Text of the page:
One of Oscar Wilde’s pithiest quips (or one of his quippier piths) is, “Everything in moderation, including moderation.” Lampooning his prudish-seeming Victorian contemporaries, he was suggesting we should show some restraint in the not enjoying of this sensual world. We should refrain from overdoing our lack of enjoying pleasure.
Some time ago, I wrote to Wilde, but he did not reply as he died 68 years before my birth. I wrote, “Everything in moderation, except moderation.” His ongoing silence about this speaks volumes.
What about those who do not take too much pleasure in the world? What of the underrepresented excessively self-repressed? Aside from the fact that they probably do not want too much—or any!—attention and thus representation given to them, what can we do for the successfully overly moderate among us?
Those who magnificently overdo their lack of excesses are the non-heroes we can lovingly ignore, um, adore, for our current era of superheroes and superstars.
Every fifth movie or television show seems to be about an average human being discovering quite by accident that they possess previously unknown super powers, whether strength, speed, invisibility, divisibility. They find they have super senses, which they employ to solve crimes (if they had super senses all along, how did they not detect that they had super senses?), which seem to be committed by others who have also discovered that they have super abilities but want to rule the world as a result. (None of these works of fiction seem to depict anyone discovering previously unknown super-capacities for human compassion, but most Christians would say that there was only one such figure, and He was sufficient.)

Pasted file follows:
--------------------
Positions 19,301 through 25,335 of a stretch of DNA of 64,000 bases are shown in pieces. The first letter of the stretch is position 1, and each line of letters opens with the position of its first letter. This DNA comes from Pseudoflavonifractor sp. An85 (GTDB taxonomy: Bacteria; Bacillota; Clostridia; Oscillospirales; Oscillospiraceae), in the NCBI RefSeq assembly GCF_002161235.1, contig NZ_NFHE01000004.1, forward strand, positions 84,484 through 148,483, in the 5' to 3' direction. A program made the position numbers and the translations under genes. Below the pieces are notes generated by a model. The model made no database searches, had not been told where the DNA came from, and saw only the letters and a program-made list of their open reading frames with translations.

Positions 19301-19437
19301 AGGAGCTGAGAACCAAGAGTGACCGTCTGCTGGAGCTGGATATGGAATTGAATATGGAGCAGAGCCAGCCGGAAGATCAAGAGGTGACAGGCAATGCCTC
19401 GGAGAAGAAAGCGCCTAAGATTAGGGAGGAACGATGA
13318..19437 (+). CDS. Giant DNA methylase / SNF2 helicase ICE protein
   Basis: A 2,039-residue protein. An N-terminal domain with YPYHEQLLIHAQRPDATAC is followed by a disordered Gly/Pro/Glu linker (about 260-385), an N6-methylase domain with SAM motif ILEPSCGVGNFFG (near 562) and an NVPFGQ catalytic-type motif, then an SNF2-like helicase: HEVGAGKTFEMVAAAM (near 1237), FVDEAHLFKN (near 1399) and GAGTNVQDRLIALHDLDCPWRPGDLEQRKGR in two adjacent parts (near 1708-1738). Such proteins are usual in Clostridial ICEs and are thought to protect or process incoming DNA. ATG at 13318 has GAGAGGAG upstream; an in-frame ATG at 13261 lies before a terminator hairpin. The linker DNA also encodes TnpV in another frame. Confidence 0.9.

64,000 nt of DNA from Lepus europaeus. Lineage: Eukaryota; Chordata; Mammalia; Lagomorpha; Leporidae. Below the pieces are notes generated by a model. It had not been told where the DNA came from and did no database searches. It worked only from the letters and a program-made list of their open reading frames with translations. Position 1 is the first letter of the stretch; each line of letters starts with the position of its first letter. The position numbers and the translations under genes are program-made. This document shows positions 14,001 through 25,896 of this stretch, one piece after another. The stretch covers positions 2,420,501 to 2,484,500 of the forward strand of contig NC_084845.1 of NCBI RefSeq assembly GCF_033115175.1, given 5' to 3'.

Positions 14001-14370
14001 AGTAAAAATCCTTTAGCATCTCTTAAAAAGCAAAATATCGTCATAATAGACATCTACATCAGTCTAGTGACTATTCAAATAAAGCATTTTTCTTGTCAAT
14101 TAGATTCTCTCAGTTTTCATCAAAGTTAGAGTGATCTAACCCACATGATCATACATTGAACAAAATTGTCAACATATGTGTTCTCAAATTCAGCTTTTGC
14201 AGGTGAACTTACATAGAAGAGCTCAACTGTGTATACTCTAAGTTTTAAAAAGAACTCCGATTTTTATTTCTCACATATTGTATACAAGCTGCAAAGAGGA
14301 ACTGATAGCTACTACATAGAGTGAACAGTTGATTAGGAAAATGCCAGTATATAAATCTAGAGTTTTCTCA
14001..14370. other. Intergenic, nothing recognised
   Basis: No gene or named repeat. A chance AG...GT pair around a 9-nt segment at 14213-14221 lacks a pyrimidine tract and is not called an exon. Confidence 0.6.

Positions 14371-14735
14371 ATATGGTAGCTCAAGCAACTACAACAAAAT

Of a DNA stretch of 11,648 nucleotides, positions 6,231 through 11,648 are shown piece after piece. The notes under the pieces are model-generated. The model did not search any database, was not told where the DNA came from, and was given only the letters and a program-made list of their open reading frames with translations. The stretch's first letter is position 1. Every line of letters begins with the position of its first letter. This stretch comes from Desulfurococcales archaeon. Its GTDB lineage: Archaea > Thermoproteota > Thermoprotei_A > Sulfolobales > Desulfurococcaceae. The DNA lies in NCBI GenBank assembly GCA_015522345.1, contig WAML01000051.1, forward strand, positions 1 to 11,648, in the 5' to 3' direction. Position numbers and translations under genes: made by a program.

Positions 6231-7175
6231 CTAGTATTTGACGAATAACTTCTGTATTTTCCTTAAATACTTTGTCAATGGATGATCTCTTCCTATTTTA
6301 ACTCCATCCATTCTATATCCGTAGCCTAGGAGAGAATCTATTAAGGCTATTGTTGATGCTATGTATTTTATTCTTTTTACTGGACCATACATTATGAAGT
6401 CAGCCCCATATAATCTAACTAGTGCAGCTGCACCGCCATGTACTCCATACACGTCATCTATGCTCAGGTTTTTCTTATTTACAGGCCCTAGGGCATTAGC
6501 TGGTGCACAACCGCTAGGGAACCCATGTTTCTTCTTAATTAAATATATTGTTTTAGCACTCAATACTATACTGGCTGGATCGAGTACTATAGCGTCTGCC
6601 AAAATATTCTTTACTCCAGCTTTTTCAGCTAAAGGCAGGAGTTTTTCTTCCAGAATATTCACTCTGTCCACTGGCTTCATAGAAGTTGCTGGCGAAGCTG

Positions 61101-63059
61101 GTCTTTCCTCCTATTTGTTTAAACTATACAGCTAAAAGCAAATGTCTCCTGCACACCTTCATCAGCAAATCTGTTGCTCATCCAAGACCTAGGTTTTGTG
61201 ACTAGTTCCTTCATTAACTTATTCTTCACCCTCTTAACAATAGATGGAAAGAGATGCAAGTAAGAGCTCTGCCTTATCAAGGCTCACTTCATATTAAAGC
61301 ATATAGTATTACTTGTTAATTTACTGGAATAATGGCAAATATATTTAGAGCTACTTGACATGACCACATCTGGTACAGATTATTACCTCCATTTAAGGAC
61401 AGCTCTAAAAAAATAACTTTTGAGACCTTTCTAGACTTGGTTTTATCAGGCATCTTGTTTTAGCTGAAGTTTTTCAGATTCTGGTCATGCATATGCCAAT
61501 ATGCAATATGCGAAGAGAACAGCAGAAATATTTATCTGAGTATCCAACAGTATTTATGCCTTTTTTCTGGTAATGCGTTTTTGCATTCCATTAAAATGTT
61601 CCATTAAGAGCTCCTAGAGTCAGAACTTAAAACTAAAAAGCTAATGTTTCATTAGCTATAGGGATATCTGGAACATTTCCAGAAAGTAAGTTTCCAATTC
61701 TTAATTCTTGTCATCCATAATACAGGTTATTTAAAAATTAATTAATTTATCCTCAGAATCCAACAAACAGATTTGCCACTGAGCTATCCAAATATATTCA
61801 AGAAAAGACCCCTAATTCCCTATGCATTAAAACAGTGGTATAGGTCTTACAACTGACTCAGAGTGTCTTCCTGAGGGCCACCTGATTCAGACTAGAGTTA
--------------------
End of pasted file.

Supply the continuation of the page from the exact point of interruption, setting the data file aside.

The cultural desire for superheroes reflects a cultural infantilism, a desire for super-parents in a world that we tell each other—in the news and other movies—is a darn scary place. Many of our original fictional superheroes were created in a similarly scary world, during the Second World War. We felt that we needed rescuing, we desired a rescuer, so we created a spectacular hero in our comic books, novels, movies. The hero represents what we discover we had inside us all along: strength to face any foe, bear any burden. (But “pay any price,” to finish JFK’s quote? Not so much. Maybe a few bucks for a ticket and some popcorn.)
We live in a similarly scary world, so we are seeing a lot of superheroes in our cultural fantasy life once again.
However, not a one is super-moderate in his lack of vices. “Super Moderate Man.” Our movie makers could depict him displaying restraint of tongue and pen and keyboard when confronting things with which he disagrees. He is no teetotaler, but knows his limitations and thus never consumes. (Myself, I am a teetotaler, because I do not know my limitations.) If he stays up late fighting villainy one night, they could show him getting to bed early the next night. He rarely swears, so when he does it makes a point. He “stops and smells the roses,” but not every darn time, because sometimes he has places to go. The movie makers could write a dramatic scene in which he heroically fills out product warranty cards … and pays his taxes. He never lectures or wags his finger and he takes the time to show others how to make a fine pot of coffee. Some complain that the coffee is too strong, and some say it is too weak.
“Super Moderate Man” does not wear a cape, because really, who wears a cape? There is not one rack of capes to be found in any mall anywhere. (He shops in malls.) If he possesses a cloak of invisibility, it is only there to mask any evidence of a sense of style.
Super Moderate Man: A hero some of the time for most people, but it is okay if he is not.
The WordPress Daily Prompt for September 27 asks, “‘Perhaps too much of everything is as bad as too little.’—Edna Ferber. Do you agree with this statement on excess?”